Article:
banner

Brooklyn Street Art

…loves you more every day.

Panteón and Watchavato “No Esto No Es Lo Que Fue” Opens In Mexico City

Posted on November 23, 2017

This week BSA is in Mexico City in collaboration with Urban Nation Museum of Urban Contemporary Art (UN) to see what is steering the scene on the street, meet artists, visit artist compounds, museums, galleries, and studios – and of course to capture the wild and dynamic Street Art and graffiti scene here. Where Mexico City goes in art and culture makes big waves elsewhere in Latin America, and its Street Art scene has been quickly evolving in the last decade. Join us as we investigate the character and players in this modern/traditional city of more than 21 million people.


Newly opened Panteón in the very historic part of Mexico City features pizza, live music, and a series of open spaces for public programs and well appointed galleries – all inside a 400 year old colonial Spanish-style building on the cities’ oldest street. Architecturally registered as part of the cultural heritage of the city and country, these spaces are being preserved in their original splendor, and Street Artists/graffiti artists/contemporary artists are being carefully selected to breath new life into them.

Watchavato. NO ESTO NO ES LO QUE FUE. Centro Cultural Panteón. Mexico City. November 2017. (photo © Jaime Rojo)

Intended as a cultural meeting place where exhibitions, panel discussions, artist talks, community participation, screen printing facilities, and even “happenings” around social issues can co-exist, you can feel a positive inclusive vibe here, and you can imagine a number of new partnerships blossoming at Panteón going forward.

Watchavato. NO ESTO NO ES LO QUE FUE. Centro Cultural Panteón. Mexico City. November 2017. (photo © Jaime Rojo)

Thursday night features a much anticipated opening by a Mexican Street Artist Watchavato, who many here point to as a pioneer in the local Street Art scene of the mid-late 1990s’s. Known for his stencils, his devoted fans, and his insightful sarcasm in sign-making messages, the Sinaloa-based artist has incorporated sideways critiques of drug traffickers (“narcos”), by playing with the image of Jesús Malverde, a folklore hero of his home state who sometimes known as an angel of the poor, or the “narco-saint”.

Visitors to the show will see again a reference to Malverde here at the show as well as what can only be described as pieces expressing Watchavato’s existential feelings about graffiti and Street Art culture two decades after he began.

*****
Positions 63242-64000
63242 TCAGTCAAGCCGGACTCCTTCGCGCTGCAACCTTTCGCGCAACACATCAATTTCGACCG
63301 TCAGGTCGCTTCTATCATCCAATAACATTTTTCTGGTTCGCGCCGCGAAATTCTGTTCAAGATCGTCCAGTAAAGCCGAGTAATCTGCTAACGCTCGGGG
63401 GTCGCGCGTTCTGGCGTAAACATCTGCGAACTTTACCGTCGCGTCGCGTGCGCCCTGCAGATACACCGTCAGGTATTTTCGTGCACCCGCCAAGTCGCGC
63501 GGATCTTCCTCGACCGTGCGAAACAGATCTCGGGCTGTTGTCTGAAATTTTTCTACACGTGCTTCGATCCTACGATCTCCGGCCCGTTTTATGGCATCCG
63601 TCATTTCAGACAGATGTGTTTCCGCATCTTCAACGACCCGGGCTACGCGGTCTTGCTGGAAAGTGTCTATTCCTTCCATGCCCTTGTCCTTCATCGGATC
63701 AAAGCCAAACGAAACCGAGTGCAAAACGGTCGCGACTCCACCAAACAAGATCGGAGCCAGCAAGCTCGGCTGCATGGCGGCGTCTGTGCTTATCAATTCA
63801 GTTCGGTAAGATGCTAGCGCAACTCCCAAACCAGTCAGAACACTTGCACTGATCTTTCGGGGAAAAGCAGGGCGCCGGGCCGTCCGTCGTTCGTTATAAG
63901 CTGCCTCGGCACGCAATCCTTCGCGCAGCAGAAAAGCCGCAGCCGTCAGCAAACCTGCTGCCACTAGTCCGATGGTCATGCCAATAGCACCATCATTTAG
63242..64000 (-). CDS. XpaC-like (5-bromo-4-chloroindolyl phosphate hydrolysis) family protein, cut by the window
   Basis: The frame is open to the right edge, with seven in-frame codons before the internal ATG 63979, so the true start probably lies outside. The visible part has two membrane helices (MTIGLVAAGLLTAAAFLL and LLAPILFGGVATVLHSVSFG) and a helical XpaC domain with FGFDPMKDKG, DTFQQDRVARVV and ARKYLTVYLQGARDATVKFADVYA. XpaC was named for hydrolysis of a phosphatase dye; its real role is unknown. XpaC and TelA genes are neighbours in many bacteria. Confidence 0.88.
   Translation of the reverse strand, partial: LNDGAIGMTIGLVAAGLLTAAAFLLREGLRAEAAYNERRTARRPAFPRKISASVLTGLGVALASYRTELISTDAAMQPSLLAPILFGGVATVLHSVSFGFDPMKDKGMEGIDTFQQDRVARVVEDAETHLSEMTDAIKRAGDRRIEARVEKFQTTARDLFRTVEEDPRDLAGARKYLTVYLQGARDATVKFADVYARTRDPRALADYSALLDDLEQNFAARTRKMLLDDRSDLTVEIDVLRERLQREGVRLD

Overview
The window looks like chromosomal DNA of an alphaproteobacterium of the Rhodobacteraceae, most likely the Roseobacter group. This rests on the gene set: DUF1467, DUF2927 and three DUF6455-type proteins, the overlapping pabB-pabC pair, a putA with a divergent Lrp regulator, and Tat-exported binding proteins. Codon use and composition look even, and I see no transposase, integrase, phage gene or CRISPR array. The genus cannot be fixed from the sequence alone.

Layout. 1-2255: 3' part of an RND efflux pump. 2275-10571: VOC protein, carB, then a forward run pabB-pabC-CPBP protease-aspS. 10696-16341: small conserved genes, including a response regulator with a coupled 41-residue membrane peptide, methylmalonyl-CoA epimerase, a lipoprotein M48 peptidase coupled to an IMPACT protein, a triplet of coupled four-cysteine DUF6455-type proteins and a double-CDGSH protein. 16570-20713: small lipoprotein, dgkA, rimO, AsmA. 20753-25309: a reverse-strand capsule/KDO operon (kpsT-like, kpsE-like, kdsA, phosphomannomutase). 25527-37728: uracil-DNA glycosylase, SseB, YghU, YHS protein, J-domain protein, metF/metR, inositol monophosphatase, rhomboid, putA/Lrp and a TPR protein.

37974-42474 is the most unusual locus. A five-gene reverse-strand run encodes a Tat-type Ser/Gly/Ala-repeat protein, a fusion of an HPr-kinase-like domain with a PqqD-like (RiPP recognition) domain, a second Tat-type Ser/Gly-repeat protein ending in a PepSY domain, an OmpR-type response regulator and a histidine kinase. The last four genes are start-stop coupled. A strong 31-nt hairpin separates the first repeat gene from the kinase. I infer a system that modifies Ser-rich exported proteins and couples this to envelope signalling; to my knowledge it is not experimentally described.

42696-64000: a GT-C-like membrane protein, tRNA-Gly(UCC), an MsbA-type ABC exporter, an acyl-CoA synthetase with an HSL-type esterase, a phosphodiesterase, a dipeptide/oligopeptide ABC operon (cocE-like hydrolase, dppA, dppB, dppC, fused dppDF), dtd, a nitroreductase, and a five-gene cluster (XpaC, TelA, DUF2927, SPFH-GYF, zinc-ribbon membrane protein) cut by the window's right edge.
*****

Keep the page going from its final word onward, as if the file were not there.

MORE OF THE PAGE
Watchavato. NO ESTO NO ES LO QUE FUE. Centro Cultural Panteón. Mexico City. November 2017. (photo © Jaime Rojo)

The sharp wit is not lost on us, as we have crossed paths with many an old-skool graff writer or early phase Street Artist who laments what they see as a loss of edge, rebellion, or even the transgressive nature of the early scene. The entire room can be taken into account as one installation, rather than individual pieces. Most notable of course are the gravestones, the most literal announcement of the death of Street Art we’ve seen.

Mourn not, we say, the future is unwritten.

We were incredibly fortunate to receive a full tour of every space (and future space) in Panteón by two of the curators of these newly opened art galleries, Andrés Medina who also serves as Director of the space and Mariela Gómez and the quality of concept and research that has gone into exhibits since opening this spring is already remarkable. Our sincere thanks to them.

Here are some of the images of the new show, NO ESTO NO ES LO QUE FUE (NO THIS IS NOT WHAT WAS).

Watchavato. NO ESTO NO ES LO QUE FUE. Centro Cultural Panteón. Mexico City. November 2017. (photo © Jaime Rojo)

Watchavato. NO ESTO NO ES LO QUE FUE. Centro Cultural Panteón. Mexico City. November 2017. (photo © Jaime Rojo)

Watchavato. NO ESTO NO ES LO QUE FUE. Centro Cultural Panteón. Mexico City. November 2017. (photo © Jaime Rojo)

Watchavato. NO ESTO NO ES LO QUE FUE. Centro Cultural Panteón. Mexico City. November 2017. (photo © Jaime Rojo)

Watchavato. NO ESTO NO ES LO QUE FUE. Centro Cultural Panteón. Mexico City. November 2017. (photo © Jaime Rojo)

Watchavato. NO ESTO NO ES LO QUE FUE. Centro Cultural Panteón. Mexico City. November 2017. (photo © Jaime Rojo)

Watchavato NO ESTO NO ES LO QUE FUE opens today at the Centro Cultural Panteón in Mexico City’s Centro Historico. Click HERE for more information.

Please follow and like us:

Related Posts